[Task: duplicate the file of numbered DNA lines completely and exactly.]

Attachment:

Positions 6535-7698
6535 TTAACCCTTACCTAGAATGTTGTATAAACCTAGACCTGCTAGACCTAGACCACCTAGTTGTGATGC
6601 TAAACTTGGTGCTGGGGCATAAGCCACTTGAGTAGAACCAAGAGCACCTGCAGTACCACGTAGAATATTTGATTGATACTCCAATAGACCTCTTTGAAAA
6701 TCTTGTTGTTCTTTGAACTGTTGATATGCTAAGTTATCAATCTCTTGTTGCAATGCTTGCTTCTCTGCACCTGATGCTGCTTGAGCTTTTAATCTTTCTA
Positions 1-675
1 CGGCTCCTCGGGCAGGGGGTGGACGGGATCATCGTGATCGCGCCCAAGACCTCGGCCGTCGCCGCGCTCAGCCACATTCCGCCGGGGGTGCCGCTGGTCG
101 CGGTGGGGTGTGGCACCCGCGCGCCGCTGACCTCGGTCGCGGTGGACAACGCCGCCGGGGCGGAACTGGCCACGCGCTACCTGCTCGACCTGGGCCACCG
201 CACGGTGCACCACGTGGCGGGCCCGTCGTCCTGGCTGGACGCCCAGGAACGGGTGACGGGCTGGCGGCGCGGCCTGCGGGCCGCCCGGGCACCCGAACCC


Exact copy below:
Positions 6535-7698
6535 TTAACCCTTACCTAGAATGTTGTATAAACCTAGACCTGCTAGACCTAGACCACCTAGTTGTGATGC
6601 TAAACTTGGTGCTGGGGCATAAGCCACTTGAGTAGAACCAAGAGCACCTGCAGTACCACGTAGAATATTTGATTGATACTCCAATAGACCTCTTTGAAAA
6701 TCTTGTTGTTCTTTGAACTGTTGATATGCTAAGTTATCAATCTCTTGTTGCAATGCTTGCTTCTCTGCACCTGATGCTGCTTGAGCTTTTAATCTTTCTA
Positions 1-675
1 CGGCTCCTCGGGCAGGGGGTGGACGGGATCATCGTGATCGCGCCCAAGACCTCGGCCGTCGCCGCGCTCAGCCACATTCCGCCGGGGGTGCCGCTGGTCG
101 CGGTGGGGTGTGGCACCCGCGCGCCGCTGACCTCGGTCGCGGTGGACAACGCCGCCGGGGCGGAACTGGCCACGCGCTACCTGCTCGACCTGGGCCACCG
201 CACGGTGCACCACGTGGCGGGCCCGTCGTCCTGGCTGGACGCCCAGGAACGGGTGACGGGCTGGCGGCGCGGCCTGCGGGCCGCCCGGGCACCCGAACCC